Finally, it can be helpful to think about SEO using this old-school analogy: Remember how, back in the day, businesses would name their companies something like, “ABC Plumbing” or “ABC Construction” so that their company would show up first in their category in the Yellow Pages?  

SEO is the high-tech internet version of that. It’s getting your website to show up first in Google for what your potential customers are looking for.  

SEO vs. marketing for your small business

In my opinion, SEO is a better investment than marketing for many small businesses, especially for those that are still getting on their feet. Here’s why.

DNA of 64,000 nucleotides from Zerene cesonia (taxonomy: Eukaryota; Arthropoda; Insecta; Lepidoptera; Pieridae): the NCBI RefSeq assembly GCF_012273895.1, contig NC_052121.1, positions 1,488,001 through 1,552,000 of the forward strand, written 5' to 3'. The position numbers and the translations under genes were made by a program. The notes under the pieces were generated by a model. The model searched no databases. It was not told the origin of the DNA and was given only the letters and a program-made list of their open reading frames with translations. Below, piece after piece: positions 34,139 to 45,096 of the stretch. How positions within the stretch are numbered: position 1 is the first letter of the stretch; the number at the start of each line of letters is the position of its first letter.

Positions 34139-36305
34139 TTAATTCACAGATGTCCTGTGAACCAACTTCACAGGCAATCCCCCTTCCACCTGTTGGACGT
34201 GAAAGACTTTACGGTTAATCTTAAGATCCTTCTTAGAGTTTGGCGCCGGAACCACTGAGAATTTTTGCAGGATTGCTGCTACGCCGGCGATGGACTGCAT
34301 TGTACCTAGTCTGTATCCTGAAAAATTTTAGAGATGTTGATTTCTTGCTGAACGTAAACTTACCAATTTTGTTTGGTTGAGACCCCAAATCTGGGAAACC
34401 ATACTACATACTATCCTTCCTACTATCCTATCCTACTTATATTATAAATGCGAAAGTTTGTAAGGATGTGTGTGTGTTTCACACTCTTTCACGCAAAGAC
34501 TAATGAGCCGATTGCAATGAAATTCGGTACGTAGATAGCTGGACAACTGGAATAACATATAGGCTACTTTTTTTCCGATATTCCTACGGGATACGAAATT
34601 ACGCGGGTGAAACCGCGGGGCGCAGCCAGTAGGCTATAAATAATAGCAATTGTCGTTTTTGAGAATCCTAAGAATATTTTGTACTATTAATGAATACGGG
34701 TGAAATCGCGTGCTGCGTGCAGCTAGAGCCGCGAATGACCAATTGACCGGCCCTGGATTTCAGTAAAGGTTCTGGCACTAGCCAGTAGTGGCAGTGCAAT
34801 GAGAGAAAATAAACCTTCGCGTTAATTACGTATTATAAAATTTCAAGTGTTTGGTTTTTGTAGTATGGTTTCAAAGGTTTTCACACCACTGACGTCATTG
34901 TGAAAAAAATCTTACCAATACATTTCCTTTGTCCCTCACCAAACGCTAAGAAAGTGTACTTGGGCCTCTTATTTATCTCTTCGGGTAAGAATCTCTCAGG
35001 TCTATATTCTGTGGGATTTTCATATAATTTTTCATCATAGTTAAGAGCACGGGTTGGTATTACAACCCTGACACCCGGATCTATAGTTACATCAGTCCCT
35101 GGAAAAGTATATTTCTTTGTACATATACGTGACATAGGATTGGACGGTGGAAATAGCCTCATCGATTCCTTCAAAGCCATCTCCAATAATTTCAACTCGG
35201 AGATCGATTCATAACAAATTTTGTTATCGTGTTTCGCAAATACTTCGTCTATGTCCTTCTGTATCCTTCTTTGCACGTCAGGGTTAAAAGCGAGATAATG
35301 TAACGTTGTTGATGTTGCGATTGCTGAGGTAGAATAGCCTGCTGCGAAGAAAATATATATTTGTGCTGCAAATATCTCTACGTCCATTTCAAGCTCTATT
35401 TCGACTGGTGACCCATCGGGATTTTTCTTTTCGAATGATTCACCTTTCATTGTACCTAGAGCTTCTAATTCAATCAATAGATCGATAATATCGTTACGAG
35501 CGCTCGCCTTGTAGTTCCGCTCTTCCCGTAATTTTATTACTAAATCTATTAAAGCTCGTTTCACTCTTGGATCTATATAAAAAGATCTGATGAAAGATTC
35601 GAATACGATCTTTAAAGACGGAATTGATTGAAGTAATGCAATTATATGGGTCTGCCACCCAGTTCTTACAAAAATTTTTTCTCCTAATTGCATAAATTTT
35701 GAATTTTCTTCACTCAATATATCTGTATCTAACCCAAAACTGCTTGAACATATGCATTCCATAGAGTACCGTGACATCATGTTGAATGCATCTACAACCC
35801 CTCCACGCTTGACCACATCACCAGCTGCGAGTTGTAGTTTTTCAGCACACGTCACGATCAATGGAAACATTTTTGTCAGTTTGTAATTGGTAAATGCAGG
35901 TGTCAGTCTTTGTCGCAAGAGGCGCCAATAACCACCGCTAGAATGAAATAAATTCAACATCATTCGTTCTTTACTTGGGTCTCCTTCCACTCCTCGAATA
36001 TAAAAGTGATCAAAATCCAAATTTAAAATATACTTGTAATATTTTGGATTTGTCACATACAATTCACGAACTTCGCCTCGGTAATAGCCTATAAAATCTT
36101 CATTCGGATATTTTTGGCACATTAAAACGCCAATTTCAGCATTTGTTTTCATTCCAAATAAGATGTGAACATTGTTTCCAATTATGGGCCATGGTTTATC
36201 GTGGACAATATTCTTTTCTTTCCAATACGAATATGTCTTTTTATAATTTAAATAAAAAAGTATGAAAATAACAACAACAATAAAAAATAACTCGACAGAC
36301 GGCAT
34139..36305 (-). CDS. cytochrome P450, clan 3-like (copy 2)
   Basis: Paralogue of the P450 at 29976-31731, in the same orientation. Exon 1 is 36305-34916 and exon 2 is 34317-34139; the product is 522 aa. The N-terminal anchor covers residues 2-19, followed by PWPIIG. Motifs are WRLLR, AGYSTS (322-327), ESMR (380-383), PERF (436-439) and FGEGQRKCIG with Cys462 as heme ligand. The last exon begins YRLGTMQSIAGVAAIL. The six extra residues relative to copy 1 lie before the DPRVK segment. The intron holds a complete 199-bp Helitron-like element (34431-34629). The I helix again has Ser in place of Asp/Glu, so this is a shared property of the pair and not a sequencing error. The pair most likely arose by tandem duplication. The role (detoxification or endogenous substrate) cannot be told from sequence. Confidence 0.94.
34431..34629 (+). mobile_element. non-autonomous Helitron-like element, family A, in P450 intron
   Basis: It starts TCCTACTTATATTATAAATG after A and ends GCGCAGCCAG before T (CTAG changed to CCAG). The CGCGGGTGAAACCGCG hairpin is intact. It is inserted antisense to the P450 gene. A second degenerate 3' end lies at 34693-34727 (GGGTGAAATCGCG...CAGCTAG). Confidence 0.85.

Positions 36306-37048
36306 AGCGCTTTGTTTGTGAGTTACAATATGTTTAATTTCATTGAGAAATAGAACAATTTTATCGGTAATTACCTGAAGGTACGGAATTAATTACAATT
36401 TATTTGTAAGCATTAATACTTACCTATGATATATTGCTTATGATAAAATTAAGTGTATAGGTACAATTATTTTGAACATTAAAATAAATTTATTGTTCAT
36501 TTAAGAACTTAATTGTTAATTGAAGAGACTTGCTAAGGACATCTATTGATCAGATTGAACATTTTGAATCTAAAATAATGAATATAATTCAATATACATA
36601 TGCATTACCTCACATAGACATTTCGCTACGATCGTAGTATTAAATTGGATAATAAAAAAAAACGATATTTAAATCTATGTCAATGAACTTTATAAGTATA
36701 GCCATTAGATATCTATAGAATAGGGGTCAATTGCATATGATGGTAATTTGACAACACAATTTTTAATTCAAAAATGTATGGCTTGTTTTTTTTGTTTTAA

Imagine all the people in the world. 

Now imagine dividing those people into two categories: 1) Is a good-fit customer and 2) is not a good-fit customer. 

Then, imagine dividing all the good-fit customers into the following categories:

  1. Blissfully unaware: Currently does not know they have a problem or desire > Zero idea you exist
  2. Painfully problem aware: Is aware they have a problem (or a great desire), but has no clue how to solve it or get what they want > Zero idea you exist
  3. Optimistically solution aware: Has discovered that there ARE solutions to their problem or a way to get what they want > May know you exist, and definitely knows your competitors exist
  4. Critically deciding:  Is deciding which solution they want to purchase > Knows you exist
  5. Happily decided: Has chosen your company to solve their problem or meet their desire!